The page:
August 17, 2011 • In web :: Features
Feminist Art Gallery
Finally, an art gallery that celebrates feminist art and artists.
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While government funding sources like the Canada Council for the Arts, Toronto Arts Council, and provincial arts councils provide an important infrastructure for many artists and institutions, they don’t exist in a vacuum, and artists will likely face the same obstacles applying for grants as elsewhere. Formal education, access to resources, and institutional support often determine who is funded. Many feminist artists feel equally disempowered by the grants system and the commercial arts system. The FAG seems to offer a third way whereby support is provided directly in trust, without corporate or government purse strings.
So what makes art feminist? This is a question probably most loathed by artists who work with feminist ideas or identify as feminist. There had long been a resistance to being pigeonholed as a feminist artist, but the tide seems to be changing. Mitchell recommends that you should always put that you are a feminist artist on your CV. FAG doesn’t take any hardline definition of feminist art. "We hope to create and build a context for artists whose work speaks to contemporary feminist ideas and challenges dominant forms of representation. There is no single response to the question, 'What makes a work feminist' -- feminism can encompass a variety of different ideas including gender, race, class, ability and sexuality." Kobayashi feels comfortable with being a feminist who is making artwork, "I have tried not to be super didactic in what I’m doing."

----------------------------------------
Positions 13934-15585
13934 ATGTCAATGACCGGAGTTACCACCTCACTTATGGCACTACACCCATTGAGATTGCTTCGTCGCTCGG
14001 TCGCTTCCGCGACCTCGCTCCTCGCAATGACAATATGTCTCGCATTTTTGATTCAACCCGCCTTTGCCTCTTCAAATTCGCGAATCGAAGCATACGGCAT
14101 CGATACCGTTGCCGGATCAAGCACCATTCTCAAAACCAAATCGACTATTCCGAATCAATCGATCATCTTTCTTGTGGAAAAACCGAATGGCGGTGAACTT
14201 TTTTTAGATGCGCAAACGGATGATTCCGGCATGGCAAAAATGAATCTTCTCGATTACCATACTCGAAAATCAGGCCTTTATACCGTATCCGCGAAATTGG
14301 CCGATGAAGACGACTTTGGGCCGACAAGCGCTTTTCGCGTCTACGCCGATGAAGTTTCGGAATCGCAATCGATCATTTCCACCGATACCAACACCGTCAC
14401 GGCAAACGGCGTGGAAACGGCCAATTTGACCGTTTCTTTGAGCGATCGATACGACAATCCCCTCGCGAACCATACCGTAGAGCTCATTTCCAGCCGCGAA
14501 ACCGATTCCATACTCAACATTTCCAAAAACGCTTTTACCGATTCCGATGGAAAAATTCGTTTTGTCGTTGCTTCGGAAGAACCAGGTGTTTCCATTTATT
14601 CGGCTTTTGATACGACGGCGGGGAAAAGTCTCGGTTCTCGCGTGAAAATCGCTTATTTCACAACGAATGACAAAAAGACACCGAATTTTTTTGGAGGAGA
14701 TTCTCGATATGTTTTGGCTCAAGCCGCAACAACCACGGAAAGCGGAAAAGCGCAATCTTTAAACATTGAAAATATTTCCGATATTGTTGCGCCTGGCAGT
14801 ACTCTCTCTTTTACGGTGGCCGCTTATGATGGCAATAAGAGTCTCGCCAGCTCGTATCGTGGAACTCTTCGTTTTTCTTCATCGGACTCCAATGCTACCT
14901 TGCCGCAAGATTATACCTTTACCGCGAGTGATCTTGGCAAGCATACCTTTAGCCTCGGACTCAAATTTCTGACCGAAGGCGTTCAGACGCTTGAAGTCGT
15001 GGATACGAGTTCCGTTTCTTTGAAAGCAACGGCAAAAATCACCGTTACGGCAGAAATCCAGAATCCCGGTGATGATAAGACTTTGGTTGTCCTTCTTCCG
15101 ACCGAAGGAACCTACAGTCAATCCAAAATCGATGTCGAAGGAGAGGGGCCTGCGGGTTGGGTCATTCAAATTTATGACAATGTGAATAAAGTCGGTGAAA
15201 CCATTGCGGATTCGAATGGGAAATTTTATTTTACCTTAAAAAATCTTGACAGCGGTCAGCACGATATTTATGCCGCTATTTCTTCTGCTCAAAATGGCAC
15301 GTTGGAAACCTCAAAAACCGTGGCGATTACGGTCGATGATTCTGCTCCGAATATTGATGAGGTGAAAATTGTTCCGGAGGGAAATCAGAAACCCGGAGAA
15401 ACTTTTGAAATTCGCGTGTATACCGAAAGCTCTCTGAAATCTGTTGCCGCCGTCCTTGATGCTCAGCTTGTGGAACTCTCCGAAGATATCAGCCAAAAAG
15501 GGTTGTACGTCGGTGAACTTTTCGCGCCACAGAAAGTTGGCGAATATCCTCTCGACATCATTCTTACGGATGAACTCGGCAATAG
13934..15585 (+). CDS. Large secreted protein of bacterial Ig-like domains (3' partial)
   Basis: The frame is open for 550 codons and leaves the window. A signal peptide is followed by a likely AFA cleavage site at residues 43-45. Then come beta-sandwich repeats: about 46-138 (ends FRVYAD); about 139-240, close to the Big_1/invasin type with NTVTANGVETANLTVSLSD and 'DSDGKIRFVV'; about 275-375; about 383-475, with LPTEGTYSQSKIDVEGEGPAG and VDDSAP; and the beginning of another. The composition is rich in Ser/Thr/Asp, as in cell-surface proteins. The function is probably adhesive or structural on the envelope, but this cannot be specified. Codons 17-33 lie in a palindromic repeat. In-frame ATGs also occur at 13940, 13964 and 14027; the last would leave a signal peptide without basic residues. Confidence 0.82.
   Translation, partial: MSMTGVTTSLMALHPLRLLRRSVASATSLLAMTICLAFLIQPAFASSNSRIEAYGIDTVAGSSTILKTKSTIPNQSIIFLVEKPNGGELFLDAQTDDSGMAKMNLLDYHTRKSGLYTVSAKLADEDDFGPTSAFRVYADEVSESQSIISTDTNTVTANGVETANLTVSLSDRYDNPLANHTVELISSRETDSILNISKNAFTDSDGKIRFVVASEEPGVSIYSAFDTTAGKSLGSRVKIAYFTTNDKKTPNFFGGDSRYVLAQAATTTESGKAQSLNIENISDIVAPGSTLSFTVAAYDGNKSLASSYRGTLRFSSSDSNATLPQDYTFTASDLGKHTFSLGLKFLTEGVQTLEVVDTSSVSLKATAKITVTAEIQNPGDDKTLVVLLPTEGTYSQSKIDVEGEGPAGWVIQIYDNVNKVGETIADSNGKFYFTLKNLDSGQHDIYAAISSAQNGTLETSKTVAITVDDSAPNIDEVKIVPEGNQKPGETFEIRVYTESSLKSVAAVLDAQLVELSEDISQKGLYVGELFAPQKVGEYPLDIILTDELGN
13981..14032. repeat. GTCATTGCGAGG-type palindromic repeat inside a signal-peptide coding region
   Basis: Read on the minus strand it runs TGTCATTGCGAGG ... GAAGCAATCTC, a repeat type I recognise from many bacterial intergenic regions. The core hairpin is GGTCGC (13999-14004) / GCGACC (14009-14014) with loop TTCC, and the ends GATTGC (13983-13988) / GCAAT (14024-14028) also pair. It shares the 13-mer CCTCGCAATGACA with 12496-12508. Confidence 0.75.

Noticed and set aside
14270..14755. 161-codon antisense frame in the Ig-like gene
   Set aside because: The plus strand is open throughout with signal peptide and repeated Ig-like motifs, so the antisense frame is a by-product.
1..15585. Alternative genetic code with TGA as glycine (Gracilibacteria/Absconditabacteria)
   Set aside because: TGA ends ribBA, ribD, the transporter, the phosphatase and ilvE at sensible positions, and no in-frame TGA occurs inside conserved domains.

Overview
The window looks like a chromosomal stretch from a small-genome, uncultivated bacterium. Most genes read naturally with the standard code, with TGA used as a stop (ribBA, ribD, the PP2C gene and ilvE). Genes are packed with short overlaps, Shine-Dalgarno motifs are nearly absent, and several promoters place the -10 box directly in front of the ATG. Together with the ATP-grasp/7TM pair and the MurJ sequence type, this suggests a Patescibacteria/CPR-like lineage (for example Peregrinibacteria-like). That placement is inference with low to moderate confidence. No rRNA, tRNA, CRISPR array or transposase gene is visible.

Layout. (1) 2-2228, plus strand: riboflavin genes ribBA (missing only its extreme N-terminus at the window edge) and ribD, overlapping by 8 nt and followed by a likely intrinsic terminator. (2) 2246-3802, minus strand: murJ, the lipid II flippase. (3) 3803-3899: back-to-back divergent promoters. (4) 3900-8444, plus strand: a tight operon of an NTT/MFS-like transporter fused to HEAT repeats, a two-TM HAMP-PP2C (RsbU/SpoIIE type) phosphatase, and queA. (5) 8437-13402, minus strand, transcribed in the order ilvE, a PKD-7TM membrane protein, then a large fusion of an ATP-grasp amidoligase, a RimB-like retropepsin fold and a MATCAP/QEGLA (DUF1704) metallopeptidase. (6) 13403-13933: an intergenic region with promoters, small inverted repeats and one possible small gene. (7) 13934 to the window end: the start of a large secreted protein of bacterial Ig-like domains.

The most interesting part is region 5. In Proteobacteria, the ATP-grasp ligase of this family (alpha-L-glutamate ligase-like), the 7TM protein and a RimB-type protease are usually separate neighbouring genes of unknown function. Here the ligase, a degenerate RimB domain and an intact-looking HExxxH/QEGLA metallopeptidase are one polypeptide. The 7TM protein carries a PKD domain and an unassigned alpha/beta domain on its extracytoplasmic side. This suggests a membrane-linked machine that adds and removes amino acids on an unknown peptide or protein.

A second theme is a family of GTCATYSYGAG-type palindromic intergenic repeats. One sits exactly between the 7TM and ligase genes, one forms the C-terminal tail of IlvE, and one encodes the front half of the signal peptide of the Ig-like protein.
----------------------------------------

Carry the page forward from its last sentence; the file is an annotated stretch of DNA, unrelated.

Kobayashi started making art work when she began attending York University is 2003. She had been a drama kid in high school, and she plays many characters in her videos. She is often the performer and director in short films, and remarks that this just sort of happened naturally. "It’s a lot easier than organizing a bunch of friends to come act for you." At a showing of her works in the FAG courtyard, she thanks her parents for driving her around to make videos, and accepting her "doing weird things in the [Mississauga] neighbourhood where they lived." Her advice to young artists is consistent with this style. "Have a sense of play and pleasure in what you are doing." Part of what makes her work so funny and relatable is that she just makes what pleases her and worries about the why questions later. She also says it’s a good idea to have a few projects on the go at a time, and to "Go out and see a lot of art!"
Logue and Mitchell offer aspiring artists advice along the same lines. The pair mentions you need to be fearless, especially for female, queer, and trans youth, and you also need allies. "Look for the people who are doing the kind of things that you are interested in-, whether it is graffiti writing or public demonstrations or performance art or puppetry or script writing. Also look for the people who are engaging in the issues that you are interested in." They recommend finding meaningful volunteer experiences. While they recognize that working without wages is not ideal, often the pay-off in mentorship, future opportunities, and even jobs is well worth it.
If you are in or visiting Toronto, you can find the Feminist Art Gallery on Facebook and at 25 Seaforth ave. (Be sure to check what gallery hours are, they're usually open on weekends). No opening date is yet posted for the fall exhibition, which will feature the Community Action Project of AK Burns and AL Steiner.
On the next page are some recommendations from FAG for interesting things you can find online.